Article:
September 2016
Volume 57, Issue 12
Open Access
ARVO Annual Meeting Abstract  |   September 2016
Disparities in eyeglass insurance coverage in Canada
Author Affiliations & Notes
  • Gordon Ngo
    Medicine, University of Western Ontario, London, Ontario, Canada
  • Graham Eric Trope
    Cell Biology, University of Toronto, Toronto, Ontario, Canada
  • Yvonne M Buys
    Ophthalmology and Vision Sciences, University of Toronto, Toronto, Ontario, Canada
  • Yaping Jin
    Ophthalmology and Vision Sciences, University of Toronto, Toronto, Ontario, Canada
  • Footnotes
    Commercial Relationships   Gordon Ngo, None; Graham Trope, None; Yvonne Buys, None; Yaping Jin, None
  • Footnotes
    Support  CIHR HRA 126901; CIHR SEC 117120
Investigative Ophthalmology & Visual Science September 2016, Vol.57, 3971. doi:
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      Gordon Ngo, Graham Eric Trope, Yvonne M Buys, Yaping Jin; Disparities in eyeglass insurance coverage in Canada. Invest. Ophthalmol. Vis. Sci. 2016;57(12):3971.

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      © ARVO (1962-2015); The Authors (2016-present)

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Abstract

Purpose : Over half of Canadians report vision problems requiring corrective lenses, but the cost of eyeglasses is not covered by government and requires out-of-pocket payment or insurance coverage. We report on patterns of eyeglass insurance with regard to socio-demographic status and place of residence.

Methods : Using self-reported data from the 2003 Canadian Community Health Survey (n=134,072), we compared eyeglass insurance coverage between Canadians from different socio-demographic groups. The insurance coverage surveyed included private, government or employer-paid plans. The prevalence, prevalence ratio (PR) and their 95% confidence intervals were used to assess the differences.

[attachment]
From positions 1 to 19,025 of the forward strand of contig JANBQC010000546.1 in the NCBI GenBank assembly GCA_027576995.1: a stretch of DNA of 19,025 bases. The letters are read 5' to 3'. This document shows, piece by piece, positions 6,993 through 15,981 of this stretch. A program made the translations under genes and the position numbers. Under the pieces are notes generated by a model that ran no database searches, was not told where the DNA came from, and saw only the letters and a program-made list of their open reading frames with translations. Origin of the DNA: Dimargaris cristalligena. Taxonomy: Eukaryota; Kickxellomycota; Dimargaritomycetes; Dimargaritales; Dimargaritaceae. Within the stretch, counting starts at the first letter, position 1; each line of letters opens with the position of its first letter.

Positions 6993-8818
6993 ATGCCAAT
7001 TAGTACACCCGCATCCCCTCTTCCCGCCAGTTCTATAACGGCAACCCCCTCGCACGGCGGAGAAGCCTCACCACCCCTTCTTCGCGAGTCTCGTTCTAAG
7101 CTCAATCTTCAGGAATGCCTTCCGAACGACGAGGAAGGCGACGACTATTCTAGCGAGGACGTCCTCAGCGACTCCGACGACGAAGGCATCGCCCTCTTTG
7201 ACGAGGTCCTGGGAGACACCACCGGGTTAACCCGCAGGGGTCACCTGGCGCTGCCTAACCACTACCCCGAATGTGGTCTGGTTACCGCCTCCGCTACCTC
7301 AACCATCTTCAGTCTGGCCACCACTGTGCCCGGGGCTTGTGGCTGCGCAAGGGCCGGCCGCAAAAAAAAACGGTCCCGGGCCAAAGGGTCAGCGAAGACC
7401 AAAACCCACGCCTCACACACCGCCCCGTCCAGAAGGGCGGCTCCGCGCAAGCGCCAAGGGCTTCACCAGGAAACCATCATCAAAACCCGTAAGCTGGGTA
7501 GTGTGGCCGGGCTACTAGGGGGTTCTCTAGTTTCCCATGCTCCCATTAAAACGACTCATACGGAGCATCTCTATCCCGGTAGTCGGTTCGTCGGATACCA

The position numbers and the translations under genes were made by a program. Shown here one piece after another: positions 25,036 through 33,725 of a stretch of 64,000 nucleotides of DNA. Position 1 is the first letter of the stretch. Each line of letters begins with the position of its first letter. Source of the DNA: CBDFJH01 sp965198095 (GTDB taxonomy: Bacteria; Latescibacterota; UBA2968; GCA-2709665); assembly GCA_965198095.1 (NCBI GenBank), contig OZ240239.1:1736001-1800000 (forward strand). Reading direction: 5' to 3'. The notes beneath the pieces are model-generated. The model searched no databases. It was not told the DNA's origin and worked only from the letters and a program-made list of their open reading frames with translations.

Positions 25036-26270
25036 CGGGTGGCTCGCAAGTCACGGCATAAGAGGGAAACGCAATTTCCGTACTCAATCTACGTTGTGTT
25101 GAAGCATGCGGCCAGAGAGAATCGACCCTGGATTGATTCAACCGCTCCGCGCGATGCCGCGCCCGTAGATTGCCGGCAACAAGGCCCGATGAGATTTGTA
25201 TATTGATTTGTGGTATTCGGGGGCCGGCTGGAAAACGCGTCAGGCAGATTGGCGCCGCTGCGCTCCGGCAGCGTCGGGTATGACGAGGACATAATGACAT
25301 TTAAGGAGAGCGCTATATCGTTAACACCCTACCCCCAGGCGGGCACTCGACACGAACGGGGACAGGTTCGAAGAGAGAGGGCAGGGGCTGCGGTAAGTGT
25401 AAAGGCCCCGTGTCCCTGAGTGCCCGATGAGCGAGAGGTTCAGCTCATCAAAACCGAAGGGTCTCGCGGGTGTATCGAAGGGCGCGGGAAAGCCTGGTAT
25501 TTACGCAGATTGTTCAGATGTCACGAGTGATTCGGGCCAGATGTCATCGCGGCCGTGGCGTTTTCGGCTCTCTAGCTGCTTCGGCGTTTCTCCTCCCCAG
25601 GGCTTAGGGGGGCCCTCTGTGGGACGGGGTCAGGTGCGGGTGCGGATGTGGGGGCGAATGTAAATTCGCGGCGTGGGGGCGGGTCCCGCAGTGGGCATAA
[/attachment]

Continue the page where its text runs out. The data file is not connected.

Results : Overall, 55.0% of Canadians aged 12+ have insurance covering all or part of the costs of corrective lenses. This coverage is lower than insurance for prescription medications (78.8%), dental care (61.0%) and hospital fees for a private or semi-private room (61.8%). School age children (63.3%) and the working age groups 20-39 (55.9%) and 40-64 (59.5%) have higher insurance coverage than seniors (33.8%, p<0.05). Canadians residing in the three territories have the highest coverage (76.9%) while those in Quebec have the lowest (39.1%, p<0.05). Compared to immigrants (47.3%), non-immigrants (57.4%, p<0.05) have 10.1 more individuals with insurance per 100 people. Compared to non-whites (49.2%), white Canadians (56.4%, p<0.05) have 7.2 additional individuals with insurance per 100 people. There is no significant difference in insurance coverage between men (55.7%) and women (54.3%, p>0.05). Among Canadians in the 20-64 age group, individuals with middle or high income are 55% (adjusted PR 1.55, p<0.05) more likely to have insurance than those with low income after adjusting for ethnicity and immigrant status. Compared to those with less than secondary school education, individuals with secondary school education are 11% (adjusted PR 1.11, p<0.05) more likely and individuals with university or college education are 21% (adjusted PR 1.21, p<0.05) more likely to have insurance coverage.

Conclusions : Significant disparities exist in eyeglass insurance coverage in Canada. Individuals with low levels of income, low levels of education, seniors, immigrants, non-whites and residents of Quebec have less coverage. Studies are needed to understand if these disparities contribute to the visual impairment burden in Canada.

This is an abstract that was submitted for the 2016 ARVO Annual Meeting, held in Seattle, Wash., May 1-5, 2016.

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